Warcross by Marie Lu, a wonderfully diverse and stunningly written novel, hooks readers instantly. The level of detail in every moment is remarkable and right off the bat I found myself visualizing every scene. The imagery is intense but it feels natural and doesn’t bog down the advancement of the plot.
Warcross follows Emika Chen, a young hacker who accidentally inserts herself into the opening game of the Warcross Championship. Warcross is a sensational virtual reality game, beloved around the globe. She expects to be arrested, but is surprised to instead receive a call from Hideo Tanaka, the game’s creator. Tanaka offers Emika a job as a spy inside the Championships because he fears a threat to the game. The setting and premise of the world is complex, but Lu manages to introduce concepts completely while avoiding long sections of exposition.
Information is given as needed, but despite how intricate the world is, the principles build on a few new terms which are easy to pick up. There’s no jargon, even when demonstrating how to play the game.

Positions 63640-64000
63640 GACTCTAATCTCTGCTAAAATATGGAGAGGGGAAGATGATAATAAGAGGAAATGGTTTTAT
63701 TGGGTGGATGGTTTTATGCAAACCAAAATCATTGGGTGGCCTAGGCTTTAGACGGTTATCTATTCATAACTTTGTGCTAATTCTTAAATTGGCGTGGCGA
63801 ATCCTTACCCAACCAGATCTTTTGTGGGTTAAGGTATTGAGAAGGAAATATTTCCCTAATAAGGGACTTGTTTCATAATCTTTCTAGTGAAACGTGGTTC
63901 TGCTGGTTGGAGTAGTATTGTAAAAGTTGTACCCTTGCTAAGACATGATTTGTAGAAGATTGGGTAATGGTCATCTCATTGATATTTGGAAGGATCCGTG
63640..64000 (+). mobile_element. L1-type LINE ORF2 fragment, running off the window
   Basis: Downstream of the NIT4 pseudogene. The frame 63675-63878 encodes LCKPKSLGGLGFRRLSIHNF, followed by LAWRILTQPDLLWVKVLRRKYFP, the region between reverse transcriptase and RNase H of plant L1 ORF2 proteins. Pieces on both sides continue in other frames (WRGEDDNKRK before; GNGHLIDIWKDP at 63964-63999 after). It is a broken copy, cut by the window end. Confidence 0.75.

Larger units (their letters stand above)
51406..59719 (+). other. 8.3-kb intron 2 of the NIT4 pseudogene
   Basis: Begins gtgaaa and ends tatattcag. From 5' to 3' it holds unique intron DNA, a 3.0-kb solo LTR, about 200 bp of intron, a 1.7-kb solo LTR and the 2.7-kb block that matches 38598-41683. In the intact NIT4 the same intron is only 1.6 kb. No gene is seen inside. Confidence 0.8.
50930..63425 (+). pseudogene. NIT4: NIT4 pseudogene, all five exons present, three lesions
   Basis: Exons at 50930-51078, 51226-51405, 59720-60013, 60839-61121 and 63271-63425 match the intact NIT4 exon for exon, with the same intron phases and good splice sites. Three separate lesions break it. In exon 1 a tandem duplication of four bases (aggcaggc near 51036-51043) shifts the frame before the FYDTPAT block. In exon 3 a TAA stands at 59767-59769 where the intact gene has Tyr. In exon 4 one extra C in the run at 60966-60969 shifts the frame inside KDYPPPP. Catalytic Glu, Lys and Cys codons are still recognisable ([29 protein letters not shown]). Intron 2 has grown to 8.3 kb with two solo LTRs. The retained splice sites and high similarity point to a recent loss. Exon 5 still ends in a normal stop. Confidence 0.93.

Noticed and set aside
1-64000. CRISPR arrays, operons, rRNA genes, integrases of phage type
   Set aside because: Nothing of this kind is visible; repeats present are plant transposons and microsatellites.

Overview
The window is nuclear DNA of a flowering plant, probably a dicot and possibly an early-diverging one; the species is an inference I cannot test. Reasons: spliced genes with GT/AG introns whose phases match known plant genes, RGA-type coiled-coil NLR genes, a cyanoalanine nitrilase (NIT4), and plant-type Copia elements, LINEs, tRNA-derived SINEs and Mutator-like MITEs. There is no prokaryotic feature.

I was captivated by the descriptions of the Warcross game worlds, the enhancements to everyday life when viewed in virtual reality, and the city of Tokyo, where most of the book takes place. Lu is a master at world-building, which takes this book to a new level because of how different the world in Warcross is from ours.
Emika is fierce, funny and resourceful, and I was pleased with her narration. Her attitude in the face of adversity was refreshing. She learned to accept help and work with others while playing in the Championships, but was also a clever investigator for Hideo. It is rare for science fiction books to be truly diverse and to not have “token characters,” but Warcross had an incredible cast accompanied by a variety of backgrounds and stories. I feel that the one aspect of Warcross that could use some fine-tuning is the pacing. Most of the book progresses evenly, and the action is spaced out well. However, towards the end, everything started to feel a bit rushed. The plot started to take some major turns, but I did feel like some of them were not well explained.
I would give Warcross five stars and encourage everyone to pick it up, along with its sequel. In science fiction, it can be a struggle to find a balance between writing likable characters and having a compelling plot. Warcross excels at this, and the pace of the mystery and Emika’s growth as a character complement each other especially well.